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Most undergraduate Mechanical Engineering and Bachelor of Science in Engineering Mechanical Concentration curricula include a junior-level course on the topic of machine design. The content of this course has its roots in academic research in solid mechanics, mechanisms and machine elements. Textbooks for the course focus heavily on the derivation and application of methods used to analyze and predict failure of individual machine elements such as shafts, bearings, gears and some other components like springs, rivets, and fasteners. The content of most machine design courses reflect this emphasis on analytical methods. Outcomes for these courses focus on the ability of the student to predict failure of machine elements subjected to variety of different loading conditions. This emphasis is reasonable since the ability to predict failure of individual machine elements is arguably the most important outcome for this course. While a focus on analytical methods should enhance students’ ability to predict failure in machine elements, achievement of this outcome may come at the expense of other important outcomes. These include the ability to use computer-aided engineering tools such as finite-element analysis, the ability to think at the systems-level, or the ability to select off-the-shelf components from vendor catalogs. All of these outcomes are important in the practice of machine design and all utilize skills that are best learned through experience. For this reason, many instructors have begun to include project-based assignments in their machine design courses. A well-designed project can simulate the experience of working as a machine design engineer. This gives students the chance to apply their newly-learned analytical skills and to develop the experience-based skills that are important to the practice of machine design. In this work, we compare different pedagogical approaches to teaching machine design. The authors teach machine design at three different regional, comprehensive public universities with similar student populations. The pedagogical approach in the different courses ranges from the classic, analysis-focused approach to a strongly project-based approach. We discuss and compare the different approaches in terms of the use of class time, assessment methods, and desired outcomes. We present and discuss data on achievement of outcomes from course assessment and from student surveys. We combine and present the ABET outcomes assessed in this course at the individual institutions. We conclude by presenting relationships between course content, instructional approach, and outcomes achieved.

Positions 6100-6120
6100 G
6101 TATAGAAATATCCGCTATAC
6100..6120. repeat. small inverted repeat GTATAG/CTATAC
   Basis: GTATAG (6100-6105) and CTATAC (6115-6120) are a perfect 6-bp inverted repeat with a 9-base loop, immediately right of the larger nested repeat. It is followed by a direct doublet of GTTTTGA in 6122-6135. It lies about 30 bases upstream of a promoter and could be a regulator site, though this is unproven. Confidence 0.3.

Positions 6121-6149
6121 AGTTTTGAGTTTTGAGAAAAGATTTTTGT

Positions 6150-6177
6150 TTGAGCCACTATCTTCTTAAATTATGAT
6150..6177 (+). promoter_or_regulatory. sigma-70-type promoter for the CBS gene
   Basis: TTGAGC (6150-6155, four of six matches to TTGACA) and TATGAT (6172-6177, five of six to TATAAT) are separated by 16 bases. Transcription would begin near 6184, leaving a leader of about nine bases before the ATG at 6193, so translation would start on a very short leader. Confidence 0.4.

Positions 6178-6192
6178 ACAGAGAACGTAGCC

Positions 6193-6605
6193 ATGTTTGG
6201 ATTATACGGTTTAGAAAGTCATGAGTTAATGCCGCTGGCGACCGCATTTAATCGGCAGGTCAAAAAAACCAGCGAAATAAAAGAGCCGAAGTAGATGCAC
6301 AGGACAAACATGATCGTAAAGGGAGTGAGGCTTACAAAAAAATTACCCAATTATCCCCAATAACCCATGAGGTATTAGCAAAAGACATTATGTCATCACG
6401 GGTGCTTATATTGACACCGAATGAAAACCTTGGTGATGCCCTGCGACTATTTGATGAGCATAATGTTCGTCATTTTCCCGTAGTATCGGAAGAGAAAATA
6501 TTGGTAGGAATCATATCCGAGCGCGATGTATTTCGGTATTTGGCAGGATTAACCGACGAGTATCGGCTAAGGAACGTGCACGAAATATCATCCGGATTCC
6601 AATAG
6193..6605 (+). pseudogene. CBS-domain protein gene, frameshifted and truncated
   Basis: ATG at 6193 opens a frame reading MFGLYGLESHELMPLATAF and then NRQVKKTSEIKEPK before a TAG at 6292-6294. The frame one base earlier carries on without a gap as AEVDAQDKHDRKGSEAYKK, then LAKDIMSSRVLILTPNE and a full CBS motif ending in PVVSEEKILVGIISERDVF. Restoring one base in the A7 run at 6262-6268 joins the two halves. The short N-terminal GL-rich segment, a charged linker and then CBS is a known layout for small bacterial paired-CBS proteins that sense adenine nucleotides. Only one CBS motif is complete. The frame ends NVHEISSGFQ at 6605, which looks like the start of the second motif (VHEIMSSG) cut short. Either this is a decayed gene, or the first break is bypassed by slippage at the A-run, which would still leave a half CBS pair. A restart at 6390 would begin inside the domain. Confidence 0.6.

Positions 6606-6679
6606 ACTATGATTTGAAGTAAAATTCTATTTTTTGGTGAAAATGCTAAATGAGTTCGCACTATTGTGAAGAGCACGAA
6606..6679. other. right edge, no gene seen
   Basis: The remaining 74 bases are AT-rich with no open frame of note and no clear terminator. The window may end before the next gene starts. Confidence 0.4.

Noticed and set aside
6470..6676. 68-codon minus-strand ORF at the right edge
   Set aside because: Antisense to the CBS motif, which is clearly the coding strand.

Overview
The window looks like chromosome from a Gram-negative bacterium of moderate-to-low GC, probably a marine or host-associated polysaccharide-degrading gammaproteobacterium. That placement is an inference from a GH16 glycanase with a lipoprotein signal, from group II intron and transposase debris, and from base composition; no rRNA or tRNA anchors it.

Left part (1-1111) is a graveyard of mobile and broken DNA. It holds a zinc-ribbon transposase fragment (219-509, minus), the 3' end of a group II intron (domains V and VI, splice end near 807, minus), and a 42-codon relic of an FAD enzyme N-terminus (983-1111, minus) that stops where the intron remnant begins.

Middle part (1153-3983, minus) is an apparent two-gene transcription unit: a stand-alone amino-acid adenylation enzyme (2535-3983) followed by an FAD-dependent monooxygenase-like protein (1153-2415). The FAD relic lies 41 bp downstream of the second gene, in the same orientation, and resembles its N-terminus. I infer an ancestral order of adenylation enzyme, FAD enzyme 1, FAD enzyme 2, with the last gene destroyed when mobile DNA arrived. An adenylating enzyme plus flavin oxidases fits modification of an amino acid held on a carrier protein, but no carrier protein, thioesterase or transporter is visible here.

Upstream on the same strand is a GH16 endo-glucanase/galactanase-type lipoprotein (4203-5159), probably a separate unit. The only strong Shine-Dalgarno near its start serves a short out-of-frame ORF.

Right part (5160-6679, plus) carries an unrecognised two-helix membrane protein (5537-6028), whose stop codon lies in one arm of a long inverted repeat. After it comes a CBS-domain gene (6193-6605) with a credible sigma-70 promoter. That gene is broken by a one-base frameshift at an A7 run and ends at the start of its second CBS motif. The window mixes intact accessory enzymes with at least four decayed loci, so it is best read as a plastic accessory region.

Keywords: Machine design, Project based, Mechanical system [1] Le, X.L., Duva, A.W., Jackson, M., “The Balance of Theory, Simulation and Projects for Mechanical Component Design Course,” Proceedings of the 121st ASEE Annual Conference and Exposition, June, 2014.

[2] Monterrubio, L.E., Sirinterlikci, A., “A Hands-on Approach in Teaching Machine Design,” Proceedings of the 122nd ASEE Annual Conference and Exposition, June, 2015.

[3] Malak, P.W., Nagurka, M.L., “Machine Design Experiments Using Mechanical Springs to Foster Discovery Learning,” Proceedings of the 121st ASEE Annual Conference and Exposition, June, 2014.

Pierce, R. S., & Nathan, R., & Howard, W. E., & Sylcott, B. (2018, June), Machine Design: Different Pedagogical Approaches to Achieve Targeted Outcomes Paper presented at 2018 ASEE Annual Conference & Exposition , Salt Lake City, Utah. 10.18260/1-2--30780